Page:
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Yes, bacon can be part of a healthy diet


Bacon, bacon, bacon! That’s what I hear every time I turn on the Food Network or go to my favorite cooking blog.  Don’t get me wrong, I’m not complaining one bit. There’s been a bacon explosion in the last few years in more ways than one.  From Burger King’s bacon sundae to bacon-flavored vodka popping up on bar menus everywhere. Bacon is so popular right now, foodies are claiming it’s dead.

Dead or not, I still love it. But (channeling my inner Carrie Bradshaw here), I had to wonder, can bacon truly be part of a healthy diet? 68% of bacon’s calories come from fat, almost half of which is saturated. Each ounce of bacon contributes 30 milligrams of cholesterol. Eating foods high in cholesterol can significantly increase your risk of heart disease and stroke. The American Heart Association recommends limiting saturated fat to less than 7% of your total calories. Making matters even worse, not only is bacon considered a red meat, it’s also a member of the dreaded “processed meat” group. This group also includes ham, sausage, hot dogs, salami and pepperoni (just to name a few). The American Institute for Cancer Research recommends that people avoid all forms of processed meat until more is known about the cancer risk.

Gah! So what’s a healthy bacon lover to do? Well, let’s focus on the positives. Bacon is a protein after all, so it has a greater satiating effect (fullness factor) after a meal than other foods so you are less likely to overeat. It’s rich in essential vitamins and minerals, including B6, B12, niacin, thiamine, riboflavin, iron, magnesium, potassium and zinc.

The cancer risk comes from nitrites used to cure bacon. At the high temperatures used for cooking, nitrites are converted to nitrosamines, which may cause cancer. You can avoid this by buying nitrate free bacon. Also look for labels indicating the use of sustainable and humane farming practices. “Certified Organic” means the animals were given organic feed and provided access to the outdoors, although not necessarily a pasture. For animals that were pastured or had significant access the outdoors, look for the following labels: “Animal Welfare Approved,” “Food Alliance Certified,” or “Free Range/Free Roaming.”

But what about the fat? Okay, we’ve got to let go of the thinking that fat is going to make us fat. Overeating of any macro-nutrient is what makes us fat. Whether it’s carbs, fat, sugar . . . consuming more calories than your body needs is what causes weight gain.  Not to mention that the majority of fat in bacon is monounsaturated. That’s the same fat found in olive oil!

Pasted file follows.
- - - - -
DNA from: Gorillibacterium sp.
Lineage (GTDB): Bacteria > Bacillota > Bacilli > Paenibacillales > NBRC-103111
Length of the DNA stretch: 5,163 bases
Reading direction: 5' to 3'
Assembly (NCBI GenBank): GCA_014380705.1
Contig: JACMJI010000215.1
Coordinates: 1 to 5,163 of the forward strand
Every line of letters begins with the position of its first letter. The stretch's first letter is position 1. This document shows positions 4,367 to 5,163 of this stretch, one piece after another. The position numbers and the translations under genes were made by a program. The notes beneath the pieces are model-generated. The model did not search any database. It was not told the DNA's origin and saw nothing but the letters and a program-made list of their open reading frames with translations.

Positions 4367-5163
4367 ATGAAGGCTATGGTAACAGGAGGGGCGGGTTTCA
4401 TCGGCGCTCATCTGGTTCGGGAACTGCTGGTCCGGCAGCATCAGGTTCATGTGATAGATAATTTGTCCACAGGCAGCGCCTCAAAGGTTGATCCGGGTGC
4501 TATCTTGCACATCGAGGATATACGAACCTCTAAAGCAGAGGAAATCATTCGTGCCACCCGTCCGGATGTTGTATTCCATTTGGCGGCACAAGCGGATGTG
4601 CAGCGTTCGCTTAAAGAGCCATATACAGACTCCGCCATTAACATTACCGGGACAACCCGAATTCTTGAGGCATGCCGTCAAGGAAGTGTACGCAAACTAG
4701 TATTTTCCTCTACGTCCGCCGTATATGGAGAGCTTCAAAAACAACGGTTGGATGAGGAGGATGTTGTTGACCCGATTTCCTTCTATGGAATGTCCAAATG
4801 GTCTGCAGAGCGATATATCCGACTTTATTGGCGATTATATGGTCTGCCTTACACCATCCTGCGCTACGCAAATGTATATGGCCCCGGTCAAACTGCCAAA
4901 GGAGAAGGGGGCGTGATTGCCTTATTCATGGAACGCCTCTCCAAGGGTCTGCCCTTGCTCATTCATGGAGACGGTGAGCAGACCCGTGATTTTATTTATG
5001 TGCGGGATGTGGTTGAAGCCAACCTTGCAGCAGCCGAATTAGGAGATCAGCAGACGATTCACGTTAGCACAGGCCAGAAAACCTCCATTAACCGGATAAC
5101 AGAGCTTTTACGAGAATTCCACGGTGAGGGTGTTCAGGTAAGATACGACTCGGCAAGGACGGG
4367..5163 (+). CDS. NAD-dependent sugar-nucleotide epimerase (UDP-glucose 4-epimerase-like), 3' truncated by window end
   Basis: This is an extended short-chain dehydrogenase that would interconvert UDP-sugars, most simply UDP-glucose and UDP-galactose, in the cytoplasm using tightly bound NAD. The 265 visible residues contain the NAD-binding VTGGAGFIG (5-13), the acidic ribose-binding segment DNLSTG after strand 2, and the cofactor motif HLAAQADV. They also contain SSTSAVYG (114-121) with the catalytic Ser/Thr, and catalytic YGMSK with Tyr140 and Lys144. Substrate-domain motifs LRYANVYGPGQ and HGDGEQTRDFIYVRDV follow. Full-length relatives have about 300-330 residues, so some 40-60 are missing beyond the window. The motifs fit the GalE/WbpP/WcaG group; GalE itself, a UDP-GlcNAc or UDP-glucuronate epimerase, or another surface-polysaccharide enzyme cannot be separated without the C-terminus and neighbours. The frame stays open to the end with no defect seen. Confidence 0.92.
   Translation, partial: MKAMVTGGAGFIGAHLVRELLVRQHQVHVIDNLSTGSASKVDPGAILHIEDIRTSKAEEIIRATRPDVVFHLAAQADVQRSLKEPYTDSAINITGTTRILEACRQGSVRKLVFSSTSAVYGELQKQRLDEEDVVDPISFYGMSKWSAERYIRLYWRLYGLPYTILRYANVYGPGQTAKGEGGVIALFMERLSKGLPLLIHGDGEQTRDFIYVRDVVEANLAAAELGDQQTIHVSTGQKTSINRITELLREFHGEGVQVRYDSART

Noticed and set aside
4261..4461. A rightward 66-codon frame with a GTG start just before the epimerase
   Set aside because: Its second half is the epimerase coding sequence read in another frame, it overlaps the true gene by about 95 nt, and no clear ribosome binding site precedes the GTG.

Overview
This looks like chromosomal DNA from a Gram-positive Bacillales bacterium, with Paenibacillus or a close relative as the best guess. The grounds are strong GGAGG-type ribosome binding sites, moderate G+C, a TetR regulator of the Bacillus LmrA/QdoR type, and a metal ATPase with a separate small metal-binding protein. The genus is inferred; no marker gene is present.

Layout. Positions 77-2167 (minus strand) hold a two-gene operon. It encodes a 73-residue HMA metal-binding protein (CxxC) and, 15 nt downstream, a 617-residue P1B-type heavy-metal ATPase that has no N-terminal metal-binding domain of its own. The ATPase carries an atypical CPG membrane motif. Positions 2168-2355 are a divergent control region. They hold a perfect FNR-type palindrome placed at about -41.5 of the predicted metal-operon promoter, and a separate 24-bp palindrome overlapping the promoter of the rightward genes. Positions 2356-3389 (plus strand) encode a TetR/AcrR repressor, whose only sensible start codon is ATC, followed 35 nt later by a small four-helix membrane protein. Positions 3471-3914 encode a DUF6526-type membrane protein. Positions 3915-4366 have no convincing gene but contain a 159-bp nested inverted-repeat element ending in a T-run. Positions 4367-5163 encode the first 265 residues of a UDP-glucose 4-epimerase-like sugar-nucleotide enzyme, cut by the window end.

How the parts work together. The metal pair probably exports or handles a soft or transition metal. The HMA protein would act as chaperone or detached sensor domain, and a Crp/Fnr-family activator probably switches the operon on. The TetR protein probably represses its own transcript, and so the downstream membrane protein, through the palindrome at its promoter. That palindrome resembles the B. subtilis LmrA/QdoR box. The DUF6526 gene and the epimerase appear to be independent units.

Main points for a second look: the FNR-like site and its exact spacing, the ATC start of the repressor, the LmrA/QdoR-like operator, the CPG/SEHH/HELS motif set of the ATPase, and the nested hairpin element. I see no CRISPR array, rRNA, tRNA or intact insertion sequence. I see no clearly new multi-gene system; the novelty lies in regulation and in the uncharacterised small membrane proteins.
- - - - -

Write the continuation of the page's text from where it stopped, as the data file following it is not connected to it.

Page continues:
This probably goes without saying, but eat bacon in moderation (I know there are a lot of Paleo Diet fans that are shaking their head at this…sorry guys).  A slice of bacon has roughly 35 calories and one gram of saturated fat. That one slice has tons of flavor though so you really don’t need to load your plate or overstuff your blt in order to feel full. Think of seasoning your meal with bacon rather than the focus of your meal.

Some healthy meal ideas including bacon could be:

  • A bowl of fresh fruit with a side of bacon
  • A baked potato topped with bacon and salsa instead of sour cream and butter
  • Chopped bacon mixed with green beans and balsamic vinaigrette
  • Make a healthy egg salad by replacing the mayo with mashed avocado and throwing in some chopped bacon
  • Fill a whole wheat wrap with scrambled egg whites, bacon, spinach, feta cheese, and tomato for breakfast


So yes, bacon can be part of your healthy diet. So pig out!*

*Sorry, I love lame puns.


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Lauren Stewart
By: Lauren Stewart

Lauren Stewart is a freelancer writer from Michigan. She enjoys writing about beauty, health and fitness! She is passionate about learning new ways to take control of her health and wellness and is a makeup and skincare junkie! You can contact her by emailing